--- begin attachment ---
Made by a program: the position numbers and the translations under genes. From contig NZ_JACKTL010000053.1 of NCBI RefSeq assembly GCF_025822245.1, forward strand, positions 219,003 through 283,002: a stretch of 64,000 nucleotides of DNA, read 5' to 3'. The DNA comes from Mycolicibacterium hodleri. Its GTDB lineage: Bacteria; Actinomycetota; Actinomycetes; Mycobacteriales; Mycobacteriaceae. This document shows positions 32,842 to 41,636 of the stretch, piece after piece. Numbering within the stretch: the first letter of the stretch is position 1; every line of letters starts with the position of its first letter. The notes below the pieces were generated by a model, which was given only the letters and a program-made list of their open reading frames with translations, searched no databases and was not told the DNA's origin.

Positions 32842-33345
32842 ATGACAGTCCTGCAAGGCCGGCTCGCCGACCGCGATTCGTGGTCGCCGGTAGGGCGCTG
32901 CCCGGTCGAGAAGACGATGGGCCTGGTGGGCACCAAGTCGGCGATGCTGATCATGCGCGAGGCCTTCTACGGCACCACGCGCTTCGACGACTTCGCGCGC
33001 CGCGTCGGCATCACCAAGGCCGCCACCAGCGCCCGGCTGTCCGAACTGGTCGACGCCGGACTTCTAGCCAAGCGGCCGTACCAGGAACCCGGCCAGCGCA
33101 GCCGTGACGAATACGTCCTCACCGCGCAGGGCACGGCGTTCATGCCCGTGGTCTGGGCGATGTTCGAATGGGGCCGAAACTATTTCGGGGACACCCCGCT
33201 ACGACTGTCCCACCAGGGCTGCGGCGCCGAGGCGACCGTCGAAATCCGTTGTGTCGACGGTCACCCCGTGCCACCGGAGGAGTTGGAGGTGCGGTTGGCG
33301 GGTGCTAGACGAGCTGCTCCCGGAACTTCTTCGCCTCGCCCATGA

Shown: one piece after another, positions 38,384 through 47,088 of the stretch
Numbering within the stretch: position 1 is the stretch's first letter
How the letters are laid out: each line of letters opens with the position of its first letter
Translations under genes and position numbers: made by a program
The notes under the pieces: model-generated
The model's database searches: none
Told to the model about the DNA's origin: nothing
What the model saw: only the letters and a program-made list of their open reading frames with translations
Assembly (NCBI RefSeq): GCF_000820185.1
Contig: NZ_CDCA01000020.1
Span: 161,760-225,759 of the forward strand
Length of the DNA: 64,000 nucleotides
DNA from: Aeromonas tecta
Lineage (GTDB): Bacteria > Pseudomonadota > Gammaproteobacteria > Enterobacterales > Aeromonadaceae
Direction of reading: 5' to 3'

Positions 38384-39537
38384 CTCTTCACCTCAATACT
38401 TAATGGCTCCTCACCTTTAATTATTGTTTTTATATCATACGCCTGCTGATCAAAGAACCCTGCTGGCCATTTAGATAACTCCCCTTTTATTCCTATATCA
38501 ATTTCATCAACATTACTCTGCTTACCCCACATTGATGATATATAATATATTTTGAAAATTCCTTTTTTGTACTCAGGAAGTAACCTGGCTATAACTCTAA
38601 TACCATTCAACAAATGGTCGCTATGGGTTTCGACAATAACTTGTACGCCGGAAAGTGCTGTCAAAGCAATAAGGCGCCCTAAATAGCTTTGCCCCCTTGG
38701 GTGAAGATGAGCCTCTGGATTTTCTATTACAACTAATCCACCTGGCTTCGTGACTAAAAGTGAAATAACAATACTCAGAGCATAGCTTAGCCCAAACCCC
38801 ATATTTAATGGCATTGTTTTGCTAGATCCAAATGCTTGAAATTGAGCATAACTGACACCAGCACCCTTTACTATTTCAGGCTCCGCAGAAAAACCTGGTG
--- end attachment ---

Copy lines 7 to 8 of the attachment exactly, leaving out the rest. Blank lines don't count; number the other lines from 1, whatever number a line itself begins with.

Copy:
33201 ACGACTGTCCCACCAGGGCTGCGGCGCCGAGGCGACCGTCGAAATCCGTTGTGTCGACGGTCACCCCGTGCCACCGGAGGAGTTGGAGGTGCGGTTGGCG
33301 GGTGCTAGACGAGCTGCTCCCGGAACTTCTTCGCCTCGCCCATGA